The image by F. Sergio  to illustrate the publication on the Journal of Applied Ecology about the effect of satellite tags on Black kite ecology has been chosen as a cover for the new issue.

Congratulations Fabrizio, nice picture !

lunes, 9 de noviembre de 2015

New Book !!!!! Edited by R. Spotila and P. Santidrián Tomillo: The Leatherback Turtle - Biology and Conservation

New book out now!! 
The leatherback Turtle, Biology and Conservation. 
 Edited by J. R. Spotila and P. Santidrián Tomillo. Johns Hopkins University Press.

Weighing as much as 2,000 pounds and reaching lengths of over seven feet, leatherback turtles are the world’s largest reptile. These unusual sea turtles have a thick, pliable shell that helps them to withstand great depths—they can swim more than one thousand meters below the surface in search of food. And what food source sustains these goliaths? Their diet consists almost exclusively of jellyfish, a meal they crisscross the oceans to find.Leatherbacks have been declining in recent decades, and some predict they will be gone by the end of this century. Why? Because of two primary factors: human redevelopment of nesting beaches and commercial fishing. There are only twenty-nine index beaches in the world where these turtles nest, and there is immense pressure to develop most of them into homes or resorts. At the same time, longline and gill net fisheries continue to overwhelm waters frequented by leatherbacks.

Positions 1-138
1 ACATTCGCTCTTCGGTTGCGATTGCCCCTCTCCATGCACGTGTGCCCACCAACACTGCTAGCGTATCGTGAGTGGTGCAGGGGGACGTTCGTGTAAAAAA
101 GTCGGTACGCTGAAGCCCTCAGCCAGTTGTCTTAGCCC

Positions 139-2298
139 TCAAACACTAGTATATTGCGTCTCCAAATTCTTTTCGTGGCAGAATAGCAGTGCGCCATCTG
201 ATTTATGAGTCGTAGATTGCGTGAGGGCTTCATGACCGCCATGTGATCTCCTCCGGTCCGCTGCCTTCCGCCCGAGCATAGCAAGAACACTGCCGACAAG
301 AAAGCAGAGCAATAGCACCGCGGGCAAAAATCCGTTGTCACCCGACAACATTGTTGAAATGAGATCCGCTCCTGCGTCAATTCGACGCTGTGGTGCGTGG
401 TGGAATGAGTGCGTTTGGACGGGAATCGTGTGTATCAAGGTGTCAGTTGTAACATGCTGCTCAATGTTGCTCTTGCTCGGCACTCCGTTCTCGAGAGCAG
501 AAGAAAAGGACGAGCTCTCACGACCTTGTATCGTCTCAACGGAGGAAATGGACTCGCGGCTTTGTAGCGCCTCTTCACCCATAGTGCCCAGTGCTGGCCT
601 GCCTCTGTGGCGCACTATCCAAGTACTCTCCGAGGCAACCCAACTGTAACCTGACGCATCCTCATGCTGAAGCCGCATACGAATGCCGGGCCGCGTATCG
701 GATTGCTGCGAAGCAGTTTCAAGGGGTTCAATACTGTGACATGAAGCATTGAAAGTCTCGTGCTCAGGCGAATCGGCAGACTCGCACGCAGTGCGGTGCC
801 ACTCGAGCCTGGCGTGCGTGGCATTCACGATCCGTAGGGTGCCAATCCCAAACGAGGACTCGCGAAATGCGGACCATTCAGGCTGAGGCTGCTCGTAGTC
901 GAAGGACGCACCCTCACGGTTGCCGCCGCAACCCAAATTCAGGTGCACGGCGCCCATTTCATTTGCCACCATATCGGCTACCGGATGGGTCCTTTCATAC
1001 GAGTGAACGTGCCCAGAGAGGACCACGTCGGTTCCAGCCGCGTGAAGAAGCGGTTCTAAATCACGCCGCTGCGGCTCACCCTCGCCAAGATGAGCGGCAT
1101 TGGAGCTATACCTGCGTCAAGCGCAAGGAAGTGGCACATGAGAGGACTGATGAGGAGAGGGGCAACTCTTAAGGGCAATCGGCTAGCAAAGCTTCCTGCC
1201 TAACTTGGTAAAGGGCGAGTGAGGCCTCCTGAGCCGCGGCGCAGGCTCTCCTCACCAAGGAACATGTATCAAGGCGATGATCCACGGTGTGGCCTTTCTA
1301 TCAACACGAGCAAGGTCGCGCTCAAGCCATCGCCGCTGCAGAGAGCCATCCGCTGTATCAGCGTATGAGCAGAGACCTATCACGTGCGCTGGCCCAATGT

In The Leatherback Turtle, James R. Spotila and Pilar Santidrián Tomillo bring together the world’s leading experts to produce a volume that reveals the biology of the leatherback while putting a spotlight on the conservation problems and solutions related to the species. The book leaves us with options: embark on the conservation strategy laid out within its pages and save one of nature’s most splendid creations, or watch yet another magnificent species disappear.

James R. Spotila is the L. Drew Betz Chair Professor of Environmental Science at Drexel University and director of the Center for Biodiversity and Conservation. The founding president of the International Sea Turtle Society and chairman of the board of The Leatherback Trust, he is the author of Sea Turtles: A Complete Guide to Their Biology, Behavior, and Conservation and Saving Sea Turtles: Extraordinary Stories from the Battle against Extinction.  

Pilar Santidrián Tomillo is a Marie Curie Fellow at the Mediterranean Institute for Advanced Studies and the research director of The Leatherback Trust.
(have a look inside here)